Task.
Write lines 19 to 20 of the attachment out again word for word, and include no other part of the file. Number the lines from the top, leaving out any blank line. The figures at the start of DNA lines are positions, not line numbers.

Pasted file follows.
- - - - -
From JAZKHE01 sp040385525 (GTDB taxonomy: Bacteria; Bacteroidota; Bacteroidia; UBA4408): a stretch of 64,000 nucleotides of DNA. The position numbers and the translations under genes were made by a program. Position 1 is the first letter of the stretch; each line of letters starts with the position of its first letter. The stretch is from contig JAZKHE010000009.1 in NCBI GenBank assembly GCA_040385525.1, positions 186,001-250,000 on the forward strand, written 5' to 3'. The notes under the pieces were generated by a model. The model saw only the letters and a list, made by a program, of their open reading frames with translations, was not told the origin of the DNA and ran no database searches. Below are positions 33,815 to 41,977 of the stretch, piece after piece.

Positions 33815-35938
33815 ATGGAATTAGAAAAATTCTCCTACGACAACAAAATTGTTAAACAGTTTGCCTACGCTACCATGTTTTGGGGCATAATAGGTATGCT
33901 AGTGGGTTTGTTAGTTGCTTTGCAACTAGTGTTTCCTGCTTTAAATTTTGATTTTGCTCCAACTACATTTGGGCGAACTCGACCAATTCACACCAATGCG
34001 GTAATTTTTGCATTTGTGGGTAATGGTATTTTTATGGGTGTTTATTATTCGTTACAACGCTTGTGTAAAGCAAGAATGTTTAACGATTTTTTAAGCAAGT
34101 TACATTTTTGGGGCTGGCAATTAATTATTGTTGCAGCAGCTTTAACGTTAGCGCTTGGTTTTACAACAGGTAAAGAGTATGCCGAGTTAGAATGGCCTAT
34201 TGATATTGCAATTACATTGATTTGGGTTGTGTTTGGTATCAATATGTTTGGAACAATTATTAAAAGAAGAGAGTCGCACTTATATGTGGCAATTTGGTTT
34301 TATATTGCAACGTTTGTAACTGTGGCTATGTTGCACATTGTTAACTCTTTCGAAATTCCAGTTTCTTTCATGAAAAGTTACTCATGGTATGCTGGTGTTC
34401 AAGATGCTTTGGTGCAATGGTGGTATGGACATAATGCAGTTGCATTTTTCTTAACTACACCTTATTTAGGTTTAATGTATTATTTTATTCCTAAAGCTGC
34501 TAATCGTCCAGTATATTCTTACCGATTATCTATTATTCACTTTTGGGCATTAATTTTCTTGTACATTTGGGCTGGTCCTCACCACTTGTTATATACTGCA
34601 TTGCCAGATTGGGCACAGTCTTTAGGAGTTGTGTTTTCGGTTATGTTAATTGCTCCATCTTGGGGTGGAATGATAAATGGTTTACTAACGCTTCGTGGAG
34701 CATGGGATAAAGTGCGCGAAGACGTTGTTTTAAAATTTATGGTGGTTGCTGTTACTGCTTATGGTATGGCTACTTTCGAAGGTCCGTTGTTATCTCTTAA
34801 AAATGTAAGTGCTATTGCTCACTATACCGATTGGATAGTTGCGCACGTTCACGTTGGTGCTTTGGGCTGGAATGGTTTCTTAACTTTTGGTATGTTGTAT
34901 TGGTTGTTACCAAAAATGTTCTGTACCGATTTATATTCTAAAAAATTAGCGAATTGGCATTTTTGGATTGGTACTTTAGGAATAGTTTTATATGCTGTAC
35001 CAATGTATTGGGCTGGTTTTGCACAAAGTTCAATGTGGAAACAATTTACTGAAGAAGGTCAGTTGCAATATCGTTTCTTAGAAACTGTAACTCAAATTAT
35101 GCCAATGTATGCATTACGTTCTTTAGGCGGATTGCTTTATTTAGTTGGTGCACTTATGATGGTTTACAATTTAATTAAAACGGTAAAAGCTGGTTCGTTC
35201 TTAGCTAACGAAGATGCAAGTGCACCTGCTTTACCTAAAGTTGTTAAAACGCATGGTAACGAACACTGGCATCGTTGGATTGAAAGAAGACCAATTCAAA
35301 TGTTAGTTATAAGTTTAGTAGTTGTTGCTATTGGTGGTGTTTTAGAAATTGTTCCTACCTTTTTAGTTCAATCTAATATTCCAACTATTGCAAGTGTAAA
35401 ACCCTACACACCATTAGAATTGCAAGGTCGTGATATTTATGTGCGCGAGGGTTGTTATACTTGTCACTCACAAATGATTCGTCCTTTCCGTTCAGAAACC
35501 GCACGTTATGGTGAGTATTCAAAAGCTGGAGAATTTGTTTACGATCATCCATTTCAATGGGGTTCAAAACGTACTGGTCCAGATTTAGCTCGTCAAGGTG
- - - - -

35401 ACCCTACACACCATTAGAATTGCAAGGTCGTGATATTTATGTGCGCGAGGGTTGTTATACTTGTCACTCACAAATGATTCGTCCTTTCCGTTCAGAAACC
35501 GCACGTTATGGTGAGTATTCAAAAGCTGGAGAATTTGTTTACGATCATCCATTTCAATGGGGTTCAAAACGTACTGGTCCAGATTTAGCTCGTCAAGGTG